This Montana City Has Been Named the Most Racist City in the State

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Written By Blue & Gold NLR Team

 

 

 

 

Montana, renowned for its natural beauty, national parks, and wildlife, bears the weight of a troubling history, particularly in the city of Superior, acknowledged as the most racist city in the state.

Superior’s History of KKK Activity

Superior, a small town of approximately 800 people in Mineral County, Montana, was established in 1869 as a mining camp, evolving into a railroad town. However, in the early 20th century, it gained notoriety as a hub for the Ku Klux Klan, a white supremacist organization that instilled fear in black individuals, immigrants, Jews, Catholics, and other minorities.

Research by Virginia Commonwealth University reveals that from 1915 to 1940, Superior boasted one of the highest per capita numbers of KKK klaverns (local chapters) in the nation. The KKK actively recruited members, organized rallies, burned crosses, and perpetrated intimidation and attacks. In 1923, a violent clash between the KKK and anti-Klan activists in Superior resulted in numerous injuries and arrests.

Superior’s Current Reputation and Challenges

Although the KKK’s influence in Superior has waned since the 1940s, the town grapples with the enduring stigma and legacy of racism. In 2017, a white supremacist website labeled Superior as the most racist city in Montana, citing the prevalence of hate groups, hate crimes, and racial demographics. Despite denunciations from the town’s mayor and residents, asserting Superior’s welcoming and diverse nature, some locals concede the existence of lingering racist attitudes and incidents, highlighting the need for further efforts to address these issues.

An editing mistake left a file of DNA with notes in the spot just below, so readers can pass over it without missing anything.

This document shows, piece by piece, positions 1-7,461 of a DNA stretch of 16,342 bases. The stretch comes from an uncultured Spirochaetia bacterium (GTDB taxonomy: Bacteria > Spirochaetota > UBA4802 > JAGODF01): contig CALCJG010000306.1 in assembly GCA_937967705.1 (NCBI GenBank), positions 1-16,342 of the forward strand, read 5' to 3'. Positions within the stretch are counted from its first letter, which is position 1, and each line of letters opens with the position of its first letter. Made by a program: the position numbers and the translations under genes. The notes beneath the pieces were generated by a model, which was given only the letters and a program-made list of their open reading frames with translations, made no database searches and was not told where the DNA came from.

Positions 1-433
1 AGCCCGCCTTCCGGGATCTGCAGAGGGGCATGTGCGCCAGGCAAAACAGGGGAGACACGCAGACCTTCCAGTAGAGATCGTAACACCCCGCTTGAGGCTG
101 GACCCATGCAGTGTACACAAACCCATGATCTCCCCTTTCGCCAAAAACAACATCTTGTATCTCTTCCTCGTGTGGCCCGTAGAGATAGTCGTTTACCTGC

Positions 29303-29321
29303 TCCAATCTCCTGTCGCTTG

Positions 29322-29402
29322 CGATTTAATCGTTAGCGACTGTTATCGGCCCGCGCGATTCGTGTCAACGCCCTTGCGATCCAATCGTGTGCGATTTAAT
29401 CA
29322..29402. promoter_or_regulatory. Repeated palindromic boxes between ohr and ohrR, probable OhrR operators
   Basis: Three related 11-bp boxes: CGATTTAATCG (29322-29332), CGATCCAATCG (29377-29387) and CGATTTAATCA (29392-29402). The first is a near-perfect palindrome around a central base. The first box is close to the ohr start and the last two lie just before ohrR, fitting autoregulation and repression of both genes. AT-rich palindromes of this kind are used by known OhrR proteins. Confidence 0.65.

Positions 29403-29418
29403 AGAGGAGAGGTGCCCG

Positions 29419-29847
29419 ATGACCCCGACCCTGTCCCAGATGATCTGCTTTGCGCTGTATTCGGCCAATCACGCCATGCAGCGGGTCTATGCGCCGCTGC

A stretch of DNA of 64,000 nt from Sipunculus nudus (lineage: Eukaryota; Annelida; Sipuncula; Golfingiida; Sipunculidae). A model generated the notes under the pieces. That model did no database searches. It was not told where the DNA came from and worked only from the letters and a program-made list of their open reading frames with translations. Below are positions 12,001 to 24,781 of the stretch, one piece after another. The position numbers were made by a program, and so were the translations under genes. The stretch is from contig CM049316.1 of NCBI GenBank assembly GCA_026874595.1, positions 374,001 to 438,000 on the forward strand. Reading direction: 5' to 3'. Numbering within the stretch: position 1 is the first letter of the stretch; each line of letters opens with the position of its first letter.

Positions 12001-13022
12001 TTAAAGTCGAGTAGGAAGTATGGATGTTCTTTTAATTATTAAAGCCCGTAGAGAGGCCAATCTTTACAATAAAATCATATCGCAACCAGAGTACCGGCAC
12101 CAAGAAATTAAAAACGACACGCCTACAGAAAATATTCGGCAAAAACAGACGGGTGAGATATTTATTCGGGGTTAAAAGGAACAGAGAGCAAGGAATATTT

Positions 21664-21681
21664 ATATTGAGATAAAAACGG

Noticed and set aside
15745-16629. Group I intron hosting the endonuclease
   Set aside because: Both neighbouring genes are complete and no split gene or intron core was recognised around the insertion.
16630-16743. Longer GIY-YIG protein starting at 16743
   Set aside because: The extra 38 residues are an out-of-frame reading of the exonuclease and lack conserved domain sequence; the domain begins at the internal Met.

Superior confronts various challenges as a rural and isolated town, including poverty, unemployment, drug abuse, and a dearth of services and opportunities. Experts suggest that these factors may contribute to the emergence of extremism and resentment among certain white residents, who may feel threatened by the evolving demographics and culture of the country.

Superior’s Future and Hope

Despite its historical and contemporary challenges, Superior exhibits glimpses of hope and progress. The town boasts a rich history and culture, featuring numerous historic buildings, museums, festivals, and events. Its pristine natural environment, encompassing the Clark Fork River, the Lolo National Forest, and the Coeur d’Alene Mountains, attracts tourists, visitors, and newcomers seeking solace in its scenic and tranquil surroundings.

Superior also embraces diversity and inclusion, exemplified by the Mineral County Performing Arts Council, which organizes multicultural and educational programs. The town is home to a Native American population, primarily from the Confederated Salish and Kootenai Tribes, fostering a complex relationship with the community. Native American leaders and activists actively work towards improving dialogue and understanding among different groups in the town, advocating for the recognition and respect of their culture and rights.

Though labeled the most racist city in the state, Superior is a town poised to surmount its history and challenges, striving for a future characterized by tolerance and harmony.

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